"That which has [previously] been written about the gold-mines has pleased us a lot, but will please us even more if by experience (which already will have been taken according to the advises and reports of the Governor Traudenius) come to know that they are rich with gold and well to be mined; the same being of importance will be entirely secured for the Compagnie, and without waiting for further orders, replace the occupants , exterminate them or drive them away...." (Missive Batavia to Taijouan, April 23, 1643). "The extermination and eradicate of the people thereabout the mine residing (that which your honorable so gravely recommended) we couldn't approve" (Patr. Miss. September 21, 1644). "Of the island's mineral products Gold is the most important.... It may be said.... that of the limited area investigated the north.... possesses the most valuable Gold deposits" (Davidson, The Island of Formosa, page 460).
Finally, one carried out the "design of the north-end of Formosa":
"To feel the right fruits of this costly island Formosa of the Compagnie and to take over possession completely, we accepted the resolution to beat the Castiliaen from Kelangh and to seize the same fortress" (Gen. Miss. December 12, 1642).
Governor Traudenius send on August 17, 1642 an armed force under command of Captain Harouse hither; which arrived there at August 21, and landed the same day, with, as a result, the occupation "rendered her [=the fortress] the 25th next following, and the following day [the soldiers] went with flying fanes out till to the monastery". The losses on the Dutch side were 5 casualties and 15 wounded. (Compare Leupe, De verovering van het fort La Sanctissima Trinidad op Formosa in 1642, Bijdr. Kon, Inst. II, a (1859), page 73; and The Philippine Islands, XXXV, page 135 and further)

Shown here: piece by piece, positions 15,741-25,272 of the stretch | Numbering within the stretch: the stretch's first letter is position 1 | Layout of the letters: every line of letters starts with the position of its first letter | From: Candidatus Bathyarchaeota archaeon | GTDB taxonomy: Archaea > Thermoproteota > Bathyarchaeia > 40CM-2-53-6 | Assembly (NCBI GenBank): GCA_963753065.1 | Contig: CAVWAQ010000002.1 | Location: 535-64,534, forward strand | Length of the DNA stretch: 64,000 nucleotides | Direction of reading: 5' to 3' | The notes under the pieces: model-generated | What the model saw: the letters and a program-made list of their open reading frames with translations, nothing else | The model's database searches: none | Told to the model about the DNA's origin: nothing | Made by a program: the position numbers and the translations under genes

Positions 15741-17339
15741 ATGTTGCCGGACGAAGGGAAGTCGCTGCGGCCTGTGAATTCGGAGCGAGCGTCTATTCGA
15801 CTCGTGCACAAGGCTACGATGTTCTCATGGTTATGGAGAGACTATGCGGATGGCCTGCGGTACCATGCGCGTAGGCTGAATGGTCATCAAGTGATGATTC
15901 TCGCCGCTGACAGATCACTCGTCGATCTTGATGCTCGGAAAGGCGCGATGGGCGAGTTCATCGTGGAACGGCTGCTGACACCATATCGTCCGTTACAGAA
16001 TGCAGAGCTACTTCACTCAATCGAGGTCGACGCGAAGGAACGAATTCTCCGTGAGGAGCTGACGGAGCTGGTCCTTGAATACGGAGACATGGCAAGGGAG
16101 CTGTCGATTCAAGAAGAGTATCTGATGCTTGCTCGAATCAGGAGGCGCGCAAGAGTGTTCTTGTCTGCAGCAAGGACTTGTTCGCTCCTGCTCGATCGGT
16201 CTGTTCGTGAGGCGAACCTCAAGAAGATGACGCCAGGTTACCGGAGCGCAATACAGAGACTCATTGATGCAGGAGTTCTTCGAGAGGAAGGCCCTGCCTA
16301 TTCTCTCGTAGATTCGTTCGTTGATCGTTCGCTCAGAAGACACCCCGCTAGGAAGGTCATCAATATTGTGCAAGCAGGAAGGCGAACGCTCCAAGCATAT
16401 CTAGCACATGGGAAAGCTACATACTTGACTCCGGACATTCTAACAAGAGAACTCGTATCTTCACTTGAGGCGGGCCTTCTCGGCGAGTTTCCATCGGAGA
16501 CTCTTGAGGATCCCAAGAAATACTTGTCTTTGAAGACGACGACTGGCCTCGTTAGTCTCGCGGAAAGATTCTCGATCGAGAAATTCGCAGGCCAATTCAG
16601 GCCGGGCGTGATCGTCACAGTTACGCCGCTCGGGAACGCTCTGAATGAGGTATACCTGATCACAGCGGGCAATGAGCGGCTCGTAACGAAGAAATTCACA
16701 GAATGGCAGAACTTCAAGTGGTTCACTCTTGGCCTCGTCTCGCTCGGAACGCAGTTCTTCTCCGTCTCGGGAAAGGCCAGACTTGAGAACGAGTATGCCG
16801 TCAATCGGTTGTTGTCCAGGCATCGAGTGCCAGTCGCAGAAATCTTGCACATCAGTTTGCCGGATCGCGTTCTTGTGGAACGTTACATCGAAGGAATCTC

The notice of the conquest was send to Batavia on November 9, 1642 (see missive to Bantam dated November 22, 1642) and this is also mentioned in a private letter to G.G. van Diemen which was dated on December 12, 1642 to the States General. During the attack of Koxinga [guóxìngyé] on the settlement of the V.O.C. in Taiwan, which ended with the surrender of Taijoan and Taiwan (February 2, 1662) Kelang was abandoned by the Dutch (June 2, 1661) (See Dagr. Bat, page 430 and Dagr. Japan July 5, 1661). Commander Bort settled himself in August 1664 again in Kelang (Dagr. Bat. page 515) and held out against an assault of the troops of Koxinga [guóxìngyé] on May 14, 1660 (Gen. Miss. January 25, 1667 and compare Dagr. Bat. Page 193). When however the harbors of China remained closed for the V.O.C. and therefore Kelang was of no importance for the trade, the place was abandoned for good on October 18, 1668 (Res. June 20, 1668 and Dagr. Bat. Page 211).
When the conquest however was completed and on September 7, 1642 the pleasant news in Taijoan arrived that the troops had conquered the stronghold of Kelang on August 26, it was decided to pass the news of this memorial moment as soon as possible to the Japanese government:
"To announce the conquest of the Castilian fortress on Kelangh to the Japanese Regents, were also of the opinion that it would please the Emperor himself, the Quel de Brack [name of a galleon] has been send on September 11, lastly from Taijouan to Nangasacque ,... and hope with those from Taijouan.... that it will be a pleasant tiding for the Japanderen, also that the Castilian and Portuguese will be embittered" (Gen Miss, December 12, 1642).
Next Chapter II: The Shipwreck of the Sperwer